Solar disc showing sunspots in false colour, taken from Skylab, 1973.
© National Aeronautics & Space Administration / Science & Society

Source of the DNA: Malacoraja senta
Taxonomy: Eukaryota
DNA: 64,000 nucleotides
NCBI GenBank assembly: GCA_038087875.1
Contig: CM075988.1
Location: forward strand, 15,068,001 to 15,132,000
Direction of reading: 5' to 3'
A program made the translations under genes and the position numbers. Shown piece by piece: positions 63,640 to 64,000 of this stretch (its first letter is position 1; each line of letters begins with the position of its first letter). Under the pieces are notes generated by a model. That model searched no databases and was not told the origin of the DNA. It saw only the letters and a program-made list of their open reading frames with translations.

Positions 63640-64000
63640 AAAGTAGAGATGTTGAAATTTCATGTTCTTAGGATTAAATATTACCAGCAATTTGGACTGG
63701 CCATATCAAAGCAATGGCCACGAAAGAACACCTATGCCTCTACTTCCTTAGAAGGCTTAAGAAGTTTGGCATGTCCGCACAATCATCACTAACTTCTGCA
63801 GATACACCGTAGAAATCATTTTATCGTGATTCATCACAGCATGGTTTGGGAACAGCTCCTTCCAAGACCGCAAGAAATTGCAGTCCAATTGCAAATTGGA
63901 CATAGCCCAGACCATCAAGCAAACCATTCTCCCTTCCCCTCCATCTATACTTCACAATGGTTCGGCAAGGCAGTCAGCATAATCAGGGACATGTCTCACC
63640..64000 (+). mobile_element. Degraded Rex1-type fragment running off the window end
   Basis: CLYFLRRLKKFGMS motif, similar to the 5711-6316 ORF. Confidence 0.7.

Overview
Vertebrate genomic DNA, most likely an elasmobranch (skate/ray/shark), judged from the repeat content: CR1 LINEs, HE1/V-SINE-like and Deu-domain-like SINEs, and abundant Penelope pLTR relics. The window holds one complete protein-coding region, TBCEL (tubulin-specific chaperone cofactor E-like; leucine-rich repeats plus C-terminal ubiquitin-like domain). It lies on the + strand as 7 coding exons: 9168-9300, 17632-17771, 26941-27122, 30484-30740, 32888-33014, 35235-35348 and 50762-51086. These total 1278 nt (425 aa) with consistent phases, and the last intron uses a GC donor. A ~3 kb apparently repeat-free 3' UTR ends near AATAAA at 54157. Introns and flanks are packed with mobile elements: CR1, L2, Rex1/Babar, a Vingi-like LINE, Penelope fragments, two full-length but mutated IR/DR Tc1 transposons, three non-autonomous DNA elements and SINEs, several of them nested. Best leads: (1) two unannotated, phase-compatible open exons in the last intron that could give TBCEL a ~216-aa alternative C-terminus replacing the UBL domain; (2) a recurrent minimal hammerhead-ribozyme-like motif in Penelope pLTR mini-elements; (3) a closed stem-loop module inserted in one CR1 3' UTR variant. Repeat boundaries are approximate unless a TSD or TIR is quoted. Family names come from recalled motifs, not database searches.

Sunspots are relatively cool areas on the Sun's surface, the photosphere. Their temperature is about 3800 degrees Kelvin, as opposed to around 5800 degrees on the rest of the photosphere, and they can measure as much as 50,000 kilometres acros. The number of sunspots is greatest at the point in the cycle of solar activity known as the 'solar maximum', which occurs roughly every 11 years. They form when magnetic field lines below the surface become twisted and protrude through the photosphere. Sunspots are closely asociated with solar flares, sudden outbursts of energy which extend far into the Sun's atmosphere. Skylab, launched in 1973, carried the Apollo Telescope Mount which contained eight instruments to study the Sun at various wavelengths.